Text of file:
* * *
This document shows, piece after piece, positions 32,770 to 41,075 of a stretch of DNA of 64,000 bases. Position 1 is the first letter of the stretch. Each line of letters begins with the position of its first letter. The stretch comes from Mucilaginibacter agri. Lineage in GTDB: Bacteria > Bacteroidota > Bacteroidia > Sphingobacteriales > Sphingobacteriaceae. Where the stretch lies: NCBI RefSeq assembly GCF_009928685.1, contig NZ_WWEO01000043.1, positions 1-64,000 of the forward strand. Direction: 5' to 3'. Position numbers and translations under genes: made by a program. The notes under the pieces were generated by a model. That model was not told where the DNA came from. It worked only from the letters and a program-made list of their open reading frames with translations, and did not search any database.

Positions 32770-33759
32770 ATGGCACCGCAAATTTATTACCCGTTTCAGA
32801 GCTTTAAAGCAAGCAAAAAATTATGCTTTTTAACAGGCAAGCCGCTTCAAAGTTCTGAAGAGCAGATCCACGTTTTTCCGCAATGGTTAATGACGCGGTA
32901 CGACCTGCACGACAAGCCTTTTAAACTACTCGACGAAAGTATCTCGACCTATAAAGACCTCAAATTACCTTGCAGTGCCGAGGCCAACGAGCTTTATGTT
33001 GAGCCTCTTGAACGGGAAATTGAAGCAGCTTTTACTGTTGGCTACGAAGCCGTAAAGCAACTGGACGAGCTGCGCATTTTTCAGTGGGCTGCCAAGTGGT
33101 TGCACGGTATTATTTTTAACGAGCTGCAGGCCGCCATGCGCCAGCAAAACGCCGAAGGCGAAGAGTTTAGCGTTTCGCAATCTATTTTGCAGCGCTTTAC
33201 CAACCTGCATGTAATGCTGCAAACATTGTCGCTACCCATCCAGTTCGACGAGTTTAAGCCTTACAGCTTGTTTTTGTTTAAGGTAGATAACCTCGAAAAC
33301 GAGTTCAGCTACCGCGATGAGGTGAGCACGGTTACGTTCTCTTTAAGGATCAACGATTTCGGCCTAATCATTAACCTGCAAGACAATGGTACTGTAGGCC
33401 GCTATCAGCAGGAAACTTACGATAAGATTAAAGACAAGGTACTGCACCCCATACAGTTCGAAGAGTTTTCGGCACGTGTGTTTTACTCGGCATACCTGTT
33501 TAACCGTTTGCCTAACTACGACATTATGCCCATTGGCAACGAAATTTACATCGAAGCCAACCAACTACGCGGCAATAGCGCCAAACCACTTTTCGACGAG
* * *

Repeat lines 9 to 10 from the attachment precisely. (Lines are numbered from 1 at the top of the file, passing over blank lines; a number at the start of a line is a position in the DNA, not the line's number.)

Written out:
33301 GAGTTCAGCTACCGCGATGAGGTGAGCACGGTTACGTTCTCTTTAAGGATCAACGATTTCGGCCTAATCATTAACCTGCAAGACAATGGTACTGTAGGCC
33401 GCTATCAGCAGGAAACTTACGATAAGATTAAAGACAAGGTACTGCACCCCATACAGTTCGAAGAGTTTTCGGCACGTGTGTTTTACTCGGCATACCTGTT